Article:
(Closed) No RSVP and showing up with a date! Help!

posted 10 years ago in Etiquette
Post # 3
Member
48 posts
Newbee

Do you have phone numbers for everyone? I recommend calling and finding out who is actually coming… I’d rather be called instead of turned away (though it was my lack of RSVP-ing that cause the turn away)

Post # 4
Member
73 posts
Worker bee
  • Wedding: June 2007

if your RSVP date has come & gone I’d suggest call everyone who hasn’t replied and find out if they are coming or not; the last few weeks before your wedding are stressful enough without knowing what your final count will be at the reception.

Post # 6
Member
26 posts
Newbee
  • Wedding: August 2008

Are your inlaws paying for the wedding?  If so, then I would let them deal with it and plan to have your venue set up and serve extra meals as required.  If it is their tradition not to RSVP then your in-laws should be prepared to deal with the extra costs.

If they are not paying for it…. then too bad for them, I would follow up by phone.  It is your guests faux-pas for not RSVPing as requested, not yours for following up by phone.  Really, you are doing them a courtesy for following up and getting a response for them, by doing that you are ensuring they have a meal and somewhere to sit.  Very courteous of you, considering they didn’t have the courtesy to RSVP.   

Post # 7
Member
286 posts
Helper bee
  • Wedding: October 2007

If it makes you feel any better, talking to some event planning friends, typically about 10% of those that RSVP’d "yes" will not show up (due to various reasons: sickness, death, etc). 

And when I talked to my banquet manager, he said that most places will have extra meals prepared anyway, especially if you have a venue where guests pick their meals (ie; chicken, beef, fish, vegetarian).  Even after giving the venue a final count, they usually prepare a lot more than the count since guests don’t usually remember what they picked or sometimes change their minds. 

Post # 8
Member
2292 posts
Buzzing bee
  • Wedding: July 2008

It’s too bad that so many of your guests didn’t RSVP, but at this point I think you have to call them and explain that you really need an idea of how many people are coming, in order to ensure that there is food – and tables and chairs – for everybody who shows up.  If they can’t seem to commit, then use your best judgement to tell them that you will either be looking forward to seeing them there, or you’re so sorry that you won’t.  It’s not rude to make it clear that your caterer will set up for the number of people expected, so you need to know.  If you had only a small number of people who hadn’t RSVP’d you could probably accomodate the risk, but with 100 I think you need to do something.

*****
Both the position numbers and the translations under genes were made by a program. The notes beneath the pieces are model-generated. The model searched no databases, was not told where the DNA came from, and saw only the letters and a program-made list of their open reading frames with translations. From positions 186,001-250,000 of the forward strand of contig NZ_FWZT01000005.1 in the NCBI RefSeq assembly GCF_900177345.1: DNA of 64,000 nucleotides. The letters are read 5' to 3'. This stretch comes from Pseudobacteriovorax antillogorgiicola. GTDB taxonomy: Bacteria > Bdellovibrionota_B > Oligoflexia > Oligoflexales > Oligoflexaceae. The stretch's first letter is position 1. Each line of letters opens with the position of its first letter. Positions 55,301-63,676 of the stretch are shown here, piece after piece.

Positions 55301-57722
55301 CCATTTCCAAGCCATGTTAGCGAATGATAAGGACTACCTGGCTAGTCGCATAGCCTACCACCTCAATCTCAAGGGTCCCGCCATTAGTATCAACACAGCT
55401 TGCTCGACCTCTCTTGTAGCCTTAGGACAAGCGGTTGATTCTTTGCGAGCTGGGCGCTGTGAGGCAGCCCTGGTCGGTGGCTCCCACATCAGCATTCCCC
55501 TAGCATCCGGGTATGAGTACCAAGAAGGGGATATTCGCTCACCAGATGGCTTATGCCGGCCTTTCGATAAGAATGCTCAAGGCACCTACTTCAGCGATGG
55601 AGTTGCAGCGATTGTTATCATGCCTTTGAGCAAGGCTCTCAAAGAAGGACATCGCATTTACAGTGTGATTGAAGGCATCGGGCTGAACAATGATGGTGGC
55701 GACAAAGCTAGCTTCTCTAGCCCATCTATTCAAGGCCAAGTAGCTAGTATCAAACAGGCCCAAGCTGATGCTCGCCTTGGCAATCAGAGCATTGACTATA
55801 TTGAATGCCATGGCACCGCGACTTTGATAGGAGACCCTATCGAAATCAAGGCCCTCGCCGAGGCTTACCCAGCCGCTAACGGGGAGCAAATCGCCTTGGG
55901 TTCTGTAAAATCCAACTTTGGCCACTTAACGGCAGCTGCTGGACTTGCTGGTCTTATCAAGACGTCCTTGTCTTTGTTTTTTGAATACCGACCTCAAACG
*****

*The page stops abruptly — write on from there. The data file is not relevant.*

I second that if you are are in charge of arrangements, particularly if you are paying, then your in-laws don’t have any say in this.  If they are reluctant to call, then it’s probably better you do it yourself anyway, as they are likely to end up telling people that whatever they do is fine, and you won’t have any better numbers than you do now.  Hopefully you do have or can get phone numbers.  I made both my mom and my Future Mother-In-Law provide phone numbers for everybody on the guest list, in order to get them on the guest list, just in case we had to do any calling (as I don’t really trust either one of them to be firm about the importance of the RSVP).

Post # 10
Member
383 posts
Helper bee
  • Wedding: December 1969

if you Future In-Laws are unwilling to call to follow up, could your fh call them since they are technically from "his"side of the invite list??

how about mailing a follow-up letter written in korean, nothing fancy, just something that politely states: since our venue has limited space, we would like the courtesy of your reply so proper meals and seating arrangements can be secured" or something like that…

i’d definitely put my foot down with the Future In-Laws (i know this can be seen as a sign of disrespect but you have to do what you have to do); can your parents talk to his parents?? or make your fh talk to his parents?? good luck!

 

Post # 11
Member
158 posts
Blushing bee
  • Wedding: March 2009

I would just tell you Future In-Laws that if these people show up and do not RSVP you will not be able to accommodate them and will have to ask them to leave. And get your FH behind you on this. I think that the embarrassment of having their friends turned away would be enough for them to do SOMETHING about the situation.

Post # 12
Member
158 posts
Blushing bee
  • Wedding: March 2009

And I also think that if you are unable to get a guest count from these people that you need to have assigned seating. I know it’s more work, but it is really unfair to your guests that RSVPed to show up and have these crashers taking up all the seats.

Post # 14
Member
1238 posts
Bumble bee
  • Wedding: August 2008

Call them!!! 

Post # 15
Member
79 posts
Worker bee
  • Wedding: September 2009

I agree with prettykatie, you should have assigned tables. Not only will this prevent the "crashers" from taking the seats of those guests who were actually polite enough to RSVP, it will also make things easier for your guests.

I know assigned seating might feel like you’re bossing your guests around, but think of it this way: Would you want to walk into a room with tonnes of people you don’t know (some of whom don’t even speak your language) and try to find a seat? Maybe the table with your friends is already full… maybe you have a date with you and there are only single seats left. Having assigned will reduce the confusion and help your guests find seats faster. This will also help to keep things on schedule; your caterer will thank you!

Good luck with whatever you decide! I’m sure it will all work out and you’ll have a wonderful wedding day! 

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